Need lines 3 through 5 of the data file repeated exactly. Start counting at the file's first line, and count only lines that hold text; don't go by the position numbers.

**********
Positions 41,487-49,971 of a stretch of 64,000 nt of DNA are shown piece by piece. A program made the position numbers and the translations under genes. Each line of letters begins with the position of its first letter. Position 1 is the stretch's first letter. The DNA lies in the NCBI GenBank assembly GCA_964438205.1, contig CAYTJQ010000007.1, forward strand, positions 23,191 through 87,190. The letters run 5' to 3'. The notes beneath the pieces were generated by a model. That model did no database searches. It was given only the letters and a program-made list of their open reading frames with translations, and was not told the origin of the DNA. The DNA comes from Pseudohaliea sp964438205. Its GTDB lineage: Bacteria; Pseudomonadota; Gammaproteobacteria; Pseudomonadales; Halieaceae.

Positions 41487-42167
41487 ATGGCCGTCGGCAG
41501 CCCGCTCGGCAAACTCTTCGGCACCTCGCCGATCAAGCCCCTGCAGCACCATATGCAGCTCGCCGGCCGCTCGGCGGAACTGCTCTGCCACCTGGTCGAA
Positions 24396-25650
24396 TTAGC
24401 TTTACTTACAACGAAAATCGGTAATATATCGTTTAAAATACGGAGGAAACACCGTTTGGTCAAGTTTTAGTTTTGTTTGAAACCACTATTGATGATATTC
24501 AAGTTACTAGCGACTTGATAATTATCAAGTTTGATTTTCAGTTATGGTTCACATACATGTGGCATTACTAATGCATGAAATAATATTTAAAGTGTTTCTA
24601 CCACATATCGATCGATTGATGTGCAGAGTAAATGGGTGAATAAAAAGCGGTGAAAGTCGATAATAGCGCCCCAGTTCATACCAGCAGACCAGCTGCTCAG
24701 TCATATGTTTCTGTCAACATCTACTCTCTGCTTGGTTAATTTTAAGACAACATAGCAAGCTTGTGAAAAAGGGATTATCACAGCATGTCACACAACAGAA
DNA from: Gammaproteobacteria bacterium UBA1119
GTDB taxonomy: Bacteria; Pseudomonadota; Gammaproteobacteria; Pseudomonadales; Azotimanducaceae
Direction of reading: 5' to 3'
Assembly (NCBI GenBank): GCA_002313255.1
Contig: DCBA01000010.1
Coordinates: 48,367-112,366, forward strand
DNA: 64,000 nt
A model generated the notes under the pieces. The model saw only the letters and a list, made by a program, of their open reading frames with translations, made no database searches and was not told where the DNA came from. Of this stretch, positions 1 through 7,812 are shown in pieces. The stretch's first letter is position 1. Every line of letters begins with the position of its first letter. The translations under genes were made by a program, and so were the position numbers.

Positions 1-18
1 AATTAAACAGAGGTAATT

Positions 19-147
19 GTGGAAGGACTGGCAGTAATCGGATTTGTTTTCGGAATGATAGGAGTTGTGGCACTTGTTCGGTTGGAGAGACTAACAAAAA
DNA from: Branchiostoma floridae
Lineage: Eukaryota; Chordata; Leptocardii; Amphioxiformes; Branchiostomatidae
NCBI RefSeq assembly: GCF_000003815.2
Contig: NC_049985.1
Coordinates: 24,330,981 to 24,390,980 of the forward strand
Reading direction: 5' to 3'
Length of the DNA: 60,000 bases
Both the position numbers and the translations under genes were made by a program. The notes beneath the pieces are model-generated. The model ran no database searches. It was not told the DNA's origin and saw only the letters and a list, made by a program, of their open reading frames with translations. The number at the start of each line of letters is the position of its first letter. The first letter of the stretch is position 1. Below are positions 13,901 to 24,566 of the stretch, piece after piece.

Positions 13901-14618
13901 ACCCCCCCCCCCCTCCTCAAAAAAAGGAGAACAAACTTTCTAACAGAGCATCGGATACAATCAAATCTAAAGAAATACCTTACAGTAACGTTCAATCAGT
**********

41487 ATGGCCGTCGGCAG
41501 CCCGCTCGGCAAACTCTTCGGCACCTCGCCGATCAAGCCCCTGCAGCACCATATGCAGCTCGCCGGCCGCTCGGCGGAACTGCTCTGCCACCTGGTCGAA
Positions 24396-25650